Year-round giving: 8 family volunteering opportunities

While many families find the inspiration to volunteer in the community during the holiday season, it can be even more meaningful to find a way to give back throughout the year. Volunteering on a regular basis can help the family to feel connected to the community, instill a sense of social responsibility in children, and ensure that those in need have ready access to help, no matter the season.

Many church groups and community organizations organize charity events and volunteer opportunities throughout the year, but individual families can also develop their own volunteer plan tailored to fit their members and the causes they care about most.

Selecting the right volunteer project for your family can go a long way in making sure that what’s meant to be a rewarding tradition doesn’t become a begrudging chore. Parents should consider the ages and attention spans of all participating children when selecting a location, activity, and duration. Little kids may not be welcome at the local soup kitchen, but their sorting skills can come in handy at the food pantry. (Parents should check with program staff about age requirements.)

However your family contributes to the community, the experience is bound to bring you, your children, and your neighbors closer together. Here are 8 family-friendly volunteer opportunities.

1. Glean food from the fields

Sarah Ramey/The Society of St. Andrew Gleaning Network
The Society of St. Andrew coordinates a network of gleaning volunteers that collect unharvested food from the fields to distribute to the hungry. Here, three generations of women pose together during a Virginia gleaning event to gather apples for area food pantries in 2013.

Families looking to spend some time together outdoors, to connect with food and the land, and to help to feed the hungry may enjoy gleaning, or collecting left over harvest to distribute to food pantries and shelters. 

Gleaning organizations around the country establish relationships with local farms that have excess produce that they are unable to bring to market. Farmers often leave slightly blemished or overripe produce behind during harvest. Sometimes weather events can cause crops to ripen all at once when farmers had expected a continuous yield throughout the season. Volunteer gleaners head directly out into the fields to collect the leftover bounty.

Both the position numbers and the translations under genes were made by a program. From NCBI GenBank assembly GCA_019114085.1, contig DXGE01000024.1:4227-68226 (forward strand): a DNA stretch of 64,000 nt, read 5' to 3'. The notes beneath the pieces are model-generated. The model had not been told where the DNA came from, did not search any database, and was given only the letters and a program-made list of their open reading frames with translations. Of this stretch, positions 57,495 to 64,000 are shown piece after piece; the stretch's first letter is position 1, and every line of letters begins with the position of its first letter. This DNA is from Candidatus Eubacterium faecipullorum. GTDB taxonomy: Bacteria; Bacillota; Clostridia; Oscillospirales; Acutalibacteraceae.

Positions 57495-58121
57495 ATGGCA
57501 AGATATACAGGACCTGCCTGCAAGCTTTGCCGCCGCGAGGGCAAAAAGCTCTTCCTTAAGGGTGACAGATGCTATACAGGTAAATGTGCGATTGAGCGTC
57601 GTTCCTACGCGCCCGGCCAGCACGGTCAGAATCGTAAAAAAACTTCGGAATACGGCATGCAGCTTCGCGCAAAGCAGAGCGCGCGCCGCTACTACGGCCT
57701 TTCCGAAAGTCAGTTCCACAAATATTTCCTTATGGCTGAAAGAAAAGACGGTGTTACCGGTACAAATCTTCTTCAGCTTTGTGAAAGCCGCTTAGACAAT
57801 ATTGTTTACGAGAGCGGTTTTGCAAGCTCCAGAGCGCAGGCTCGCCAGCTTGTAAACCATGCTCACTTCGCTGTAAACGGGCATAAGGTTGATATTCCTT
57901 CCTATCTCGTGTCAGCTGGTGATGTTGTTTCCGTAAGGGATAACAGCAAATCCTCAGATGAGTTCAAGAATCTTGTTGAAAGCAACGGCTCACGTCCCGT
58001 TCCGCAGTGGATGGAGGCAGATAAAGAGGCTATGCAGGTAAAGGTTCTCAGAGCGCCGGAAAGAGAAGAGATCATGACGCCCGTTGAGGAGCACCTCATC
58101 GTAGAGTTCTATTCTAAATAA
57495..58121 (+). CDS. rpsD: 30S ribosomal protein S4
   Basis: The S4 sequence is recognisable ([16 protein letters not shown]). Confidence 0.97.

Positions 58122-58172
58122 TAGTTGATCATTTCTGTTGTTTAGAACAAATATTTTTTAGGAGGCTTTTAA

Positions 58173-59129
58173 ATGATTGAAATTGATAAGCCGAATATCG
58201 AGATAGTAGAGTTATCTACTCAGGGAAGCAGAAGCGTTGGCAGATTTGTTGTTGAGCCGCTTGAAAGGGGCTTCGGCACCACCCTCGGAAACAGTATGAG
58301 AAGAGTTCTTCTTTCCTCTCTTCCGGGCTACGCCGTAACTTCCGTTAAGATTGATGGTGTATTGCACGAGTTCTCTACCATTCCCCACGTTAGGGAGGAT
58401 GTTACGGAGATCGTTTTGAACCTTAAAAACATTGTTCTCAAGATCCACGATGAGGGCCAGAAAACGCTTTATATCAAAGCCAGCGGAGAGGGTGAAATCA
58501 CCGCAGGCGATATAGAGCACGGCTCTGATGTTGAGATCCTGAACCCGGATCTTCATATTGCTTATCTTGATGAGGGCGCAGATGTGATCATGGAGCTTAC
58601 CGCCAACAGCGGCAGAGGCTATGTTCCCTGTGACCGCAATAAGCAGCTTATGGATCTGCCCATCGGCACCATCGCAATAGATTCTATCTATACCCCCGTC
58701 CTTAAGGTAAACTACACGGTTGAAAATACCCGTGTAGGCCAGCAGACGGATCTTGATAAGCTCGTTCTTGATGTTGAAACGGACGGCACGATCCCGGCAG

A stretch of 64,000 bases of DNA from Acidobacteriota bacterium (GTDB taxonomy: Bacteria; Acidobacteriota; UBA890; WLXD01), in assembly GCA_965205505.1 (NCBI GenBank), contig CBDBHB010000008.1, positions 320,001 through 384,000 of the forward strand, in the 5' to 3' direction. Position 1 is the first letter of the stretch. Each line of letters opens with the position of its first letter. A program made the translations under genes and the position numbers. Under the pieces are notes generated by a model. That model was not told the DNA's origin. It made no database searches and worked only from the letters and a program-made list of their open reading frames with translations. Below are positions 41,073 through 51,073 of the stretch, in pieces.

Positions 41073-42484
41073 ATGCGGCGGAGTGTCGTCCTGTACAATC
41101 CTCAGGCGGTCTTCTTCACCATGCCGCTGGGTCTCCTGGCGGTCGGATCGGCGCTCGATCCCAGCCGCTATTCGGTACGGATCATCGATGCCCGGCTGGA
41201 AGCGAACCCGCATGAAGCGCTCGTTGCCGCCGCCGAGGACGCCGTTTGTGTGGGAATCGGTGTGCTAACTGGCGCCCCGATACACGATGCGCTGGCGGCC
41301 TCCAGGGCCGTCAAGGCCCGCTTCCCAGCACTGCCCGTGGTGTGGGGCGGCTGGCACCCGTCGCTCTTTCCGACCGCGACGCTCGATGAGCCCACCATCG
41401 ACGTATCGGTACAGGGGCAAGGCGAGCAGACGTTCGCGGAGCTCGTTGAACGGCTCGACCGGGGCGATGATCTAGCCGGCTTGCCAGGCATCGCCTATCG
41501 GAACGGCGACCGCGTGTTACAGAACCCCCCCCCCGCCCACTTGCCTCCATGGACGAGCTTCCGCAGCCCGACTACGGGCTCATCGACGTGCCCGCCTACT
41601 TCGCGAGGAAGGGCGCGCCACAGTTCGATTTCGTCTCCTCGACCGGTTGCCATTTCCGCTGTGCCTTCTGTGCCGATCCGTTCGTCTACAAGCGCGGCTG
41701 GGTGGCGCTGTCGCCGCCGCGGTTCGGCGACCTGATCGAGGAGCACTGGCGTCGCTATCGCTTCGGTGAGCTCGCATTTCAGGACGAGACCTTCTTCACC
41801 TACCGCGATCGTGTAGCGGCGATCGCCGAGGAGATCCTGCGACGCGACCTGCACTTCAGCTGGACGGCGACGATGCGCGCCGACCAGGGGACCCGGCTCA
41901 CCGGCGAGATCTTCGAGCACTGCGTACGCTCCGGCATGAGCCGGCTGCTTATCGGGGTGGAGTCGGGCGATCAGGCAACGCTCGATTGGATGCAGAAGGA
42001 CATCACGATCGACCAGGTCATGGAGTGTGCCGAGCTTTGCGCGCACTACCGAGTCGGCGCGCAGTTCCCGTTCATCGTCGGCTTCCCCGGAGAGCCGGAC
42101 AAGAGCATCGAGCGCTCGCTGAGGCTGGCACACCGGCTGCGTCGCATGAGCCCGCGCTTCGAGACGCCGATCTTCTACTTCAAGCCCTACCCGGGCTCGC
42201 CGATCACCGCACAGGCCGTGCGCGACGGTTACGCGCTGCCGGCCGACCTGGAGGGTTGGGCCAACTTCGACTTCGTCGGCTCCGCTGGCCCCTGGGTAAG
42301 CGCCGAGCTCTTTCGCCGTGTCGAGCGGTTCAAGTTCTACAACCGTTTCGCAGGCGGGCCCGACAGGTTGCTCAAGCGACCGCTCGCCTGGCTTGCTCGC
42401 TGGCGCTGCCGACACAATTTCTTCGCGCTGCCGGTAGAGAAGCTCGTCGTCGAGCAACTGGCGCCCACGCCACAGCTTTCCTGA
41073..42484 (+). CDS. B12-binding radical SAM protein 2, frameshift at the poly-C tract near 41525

In an age when many children grow up thinking that food comes from the grocery store, even one day in the fields holds potential to teach many lessons to children and parents alike. 

There are small gleaning organizations nationwide, as well as several larger regional networks. The Society of St. Andrew gleaning network coordinates gleaning excursions and distribution all over the southeastern United States. In 2012, the SoSA gleaned 23 million pounds of food with the help of 40,000 volunteers.

When it comes to involving the entire family, parents should be mindful of the duration of gleaning excursions, as they tend to by physically taxing and can last several hours. This may not be the ideal project for the average elementary schooler, but some might enjoy the experience. Parents of younger children may wish to drive separately rather than carpool with larger organized groups so that they can leave before the children cross the threshold from helping to hindering.

1 of 9

Dear Reader,

About a year ago, I happened upon this statement about the Monitor in the Harvard Business Review – under the charming heading of “do things that don’t interest you”:

“Many things that end up” being meaningful, writes social scientist Joseph Grenny, “have come from conference workshops, articles, or online videos that began as a chore and ended with an insight. My work in Kenya, for example, was heavily influenced by a Christian Science Monitor article I had forced myself to read 10 years earlier. Sometimes, we call things ‘boring’ simply because they lie outside the box we are currently in.”

If you were to come up with a punchline to a joke about the Monitor, that would probably be it. We’re seen as being global, fair, insightful, and perhaps a bit too earnest. We’re the bran muffin of journalism.

But you know what? We change lives. And I’m going to argue that we change lives precisely because we force open that too-small box that most human beings think they live in.

The Monitor is a peculiar little publication that’s hard for the world to figure out. We’re run by a church, but we’re not only for church members and we’re not about converting people. We’re known as being fair even as the world becomes as polarized as at any time since the newspaper’s founding in 1908.

We have a mission beyond circulation, we want to bridge divides. We’re about kicking down the door of thought everywhere and saying, “You are bigger and more capable than you realize. And we can prove it.”

If you’re looking for bran muffin journalism, you can subscribe to the Monitor for $15. You’ll get the Monitor Weekly magazine, the Monitor Daily email, and unlimited access to

You've read  of  free articles. Subscribe to continue.